2
$\begingroup$

Let $f:D\to\mathbb R$ and let $c$ be an accumulation point of $D$. Then
$(i)\lim_{x\to c}f(x)=L$ iff $(ii)$ for every sequence $(s_n)$ in $D$ that converges to $c$ with $s_n\neq c$ the sequence $(f(s_n))$ converges to $L$

I'm okay with one direction.

To prove the other direction (taking the contrapositive statement):

Suppose $L$ is not a limit of $f$ at $c$. Find a sequence $s_n$ in $D$ such that $s_n$ converges to $c$ but $(f(s_n))$ does not converge to $L$

Since $L$ is not a limit of $f$ at $c$, $\exists\epsilon>0$ such that $\forall\delta>0$ $\exists x\in D$ such that $0<|x-c|<\delta$ implies $|f(x)-L|\ge\epsilon$.

Now the book I'm reading, Steven Lay's "Analysis with an introduction to proof" goes on as follows:

" In particular, for each $n\in\mathbb N$, there exists $s_n\in D$ with
$0<|s_n-c|<1/n$ such that $|f(s_n)-L|\ge\epsilon$"

Thus exhibiting $(s_n)$ as the required sequence.

I'm not sure why is it required that $\delta$ must be related to $1/n$

. . .

ok, I want to show that there exists a sequence $s_n$ that converges to $c$ such that $(f(s_n))$ does not converge to $L$

Let $s_n$ coverge to $c$. Then $\forall \delta>0 \exists N\in \mathbb N$ such that $n\ge N \to |s_n-c|<\delta$

Now I want to make this statement into:

$\forall \delta>0 \exists s_n \in D$ such that $|s_n-c|<\delta$

please detail how that happens.

$\endgroup$
  • $\begingroup$ so what? I mean what does that do? why do I have to refer to a $\delta_n$ when I can just fix any delta and claim that the terms of the sequence $s_n$ are less then $\delta$ far away from c. I feel like I'm missing something Really obvious here.. $\endgroup$ – ak87 Feb 21 '17 at 0:11
  • $\begingroup$ The answer to your question is in effect my question. Can you please just explain to me in detail why I will need to relate delta to 1/n? I'm ok assuming that the limit of the function exists and proving that for every sequence converging in the domain of the function, the function of the sequence also converges. $\endgroup$ – ak87 Feb 21 '17 at 0:22
  • $\begingroup$ What direction are you okay? Is it $(i)\implies(ii)$? $\endgroup$ – Juniven Feb 21 '17 at 0:24
  • $\begingroup$ Okay, you are trying to use contrapositive to prove $(ii)\implies(i)$. So we need to show that $\sim (i)\implies \sim (ii)$. Yes, you are correct by assuming $\sim(i)$. Do you know how to find an equivalent statement for $\sim(ii)$? $\endgroup$ – Juniven Feb 21 '17 at 0:37
  • $\begingroup$ yes. there exists an epsilon such that for all delta 0<|x-c|< $\delta$ implies $|f(x)-L| \ge \epsilon$ $\endgroup$ – ak87 Feb 21 '17 at 0:41
1
$\begingroup$

The reason for the $1/n$ is that he is trying to produce a sequence that, by construction, converges to $c$. It would work just as well if you replaced $1/n$ with any other sequence of positive numbers that converge to $0$. Say $1/log(n)$ or $0.5^n$.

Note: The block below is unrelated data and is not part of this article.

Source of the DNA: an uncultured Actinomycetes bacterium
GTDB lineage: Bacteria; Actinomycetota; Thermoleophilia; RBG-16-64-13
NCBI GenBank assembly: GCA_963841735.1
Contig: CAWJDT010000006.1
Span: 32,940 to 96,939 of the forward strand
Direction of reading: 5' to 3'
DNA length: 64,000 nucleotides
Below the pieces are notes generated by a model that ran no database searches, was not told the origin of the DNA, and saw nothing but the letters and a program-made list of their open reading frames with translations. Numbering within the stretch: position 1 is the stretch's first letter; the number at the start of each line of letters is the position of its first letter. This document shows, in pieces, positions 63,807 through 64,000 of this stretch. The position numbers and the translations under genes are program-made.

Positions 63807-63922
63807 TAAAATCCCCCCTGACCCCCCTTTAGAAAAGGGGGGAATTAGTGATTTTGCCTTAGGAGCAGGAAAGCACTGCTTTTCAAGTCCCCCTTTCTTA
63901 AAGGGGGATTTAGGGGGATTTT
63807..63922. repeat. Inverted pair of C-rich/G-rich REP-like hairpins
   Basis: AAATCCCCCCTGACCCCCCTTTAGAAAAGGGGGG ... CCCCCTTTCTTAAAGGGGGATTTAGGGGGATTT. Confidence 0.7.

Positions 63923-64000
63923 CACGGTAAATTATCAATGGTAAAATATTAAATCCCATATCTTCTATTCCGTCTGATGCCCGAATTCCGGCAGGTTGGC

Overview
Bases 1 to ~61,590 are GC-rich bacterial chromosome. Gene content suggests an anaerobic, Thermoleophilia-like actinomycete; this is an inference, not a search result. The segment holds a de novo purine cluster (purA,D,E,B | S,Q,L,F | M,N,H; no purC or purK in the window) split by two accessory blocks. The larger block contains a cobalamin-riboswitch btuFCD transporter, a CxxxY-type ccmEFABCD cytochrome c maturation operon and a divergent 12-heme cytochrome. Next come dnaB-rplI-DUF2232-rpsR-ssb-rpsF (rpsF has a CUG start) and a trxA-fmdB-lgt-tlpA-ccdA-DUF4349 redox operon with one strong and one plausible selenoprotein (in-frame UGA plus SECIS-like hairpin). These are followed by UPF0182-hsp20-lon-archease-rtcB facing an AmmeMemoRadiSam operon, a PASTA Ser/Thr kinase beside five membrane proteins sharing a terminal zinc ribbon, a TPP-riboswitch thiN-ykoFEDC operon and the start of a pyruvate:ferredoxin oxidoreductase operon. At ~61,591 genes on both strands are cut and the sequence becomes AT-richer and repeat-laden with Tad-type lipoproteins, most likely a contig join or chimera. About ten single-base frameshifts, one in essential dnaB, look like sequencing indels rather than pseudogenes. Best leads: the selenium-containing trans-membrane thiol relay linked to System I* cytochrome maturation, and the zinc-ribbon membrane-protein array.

As for the argument that you gave, it is a fine proof of a different statement. Namely that if $L$ is the limit, then all sequences must converge to $L$. But it says nothing about what happens if $L$ is not the limit. (He's trying to prove that if $L$ is not the limit, then some sequence $s_n$ converges to $c$ but $f(s_n)$ does not converge to $L$.).

$\endgroup$
0
$\begingroup$

This is to see if I'm getting this straight, so please critique my answer.

To show $\lnot(ii)$, I want to find a sequence $s_n$ such that $s_n$ converges to c but $f(s_n)$ does not converge to L, given $\lnot(i)$.

$\lnot(i)$ states that $\exists\epsilon>0$ such that $\forall\delta>0$ $\exists x\in D$ such that $0<|x-c|<\delta$ implies $|f(x)-L|\ge \epsilon$

Let $s_n$ be a convergent sequence such that $\forall n \in \mathbb N$ $[s_n\in D]$. Then $\forall\delta>0$ $\exists N\in \mathbb N$ such that $n \ge N$ implies $0<|s_n-c|<\delta$ (since $\forall n \in \mathbb N$ $s_n \neq c$).

Since the existence on $x \in D$ in $\lnot (i)$ is dependent on $\delta$ I now must construct the sequence so that $\lnot (i)$ holds for all $n$, rather than just $n \ge N$, which requires $\delta$ to be related to the index of the sequence.

Thus, by $\lnot (i)$, for $\delta_n=1/n$,

$\exists s_1$ such that $0<|s_1-c|<\delta_1=1$

$\exists s_2$ such that $0<|s_2-c|<\delta_2=1/2$

$\exists s_3$ such that $0<|s_3-c|<1/3$

...

$\exists s_n$ such that $0<|s_n-c|<1/n$

Since $\forall n \in \mathbb N$ $s_n \in D$, $\lnot (i)$ applies and $0<|s_n-c|<1/n=\delta_n$ implies $|f(s_n)-L| \ge \epsilon$

$\endgroup$

Your Answer

By clicking “Post Your Answer”, you agree to our terms of service, privacy policy and cookie policy

Not the answer you're looking for? Browse other questions tagged or ask your own question.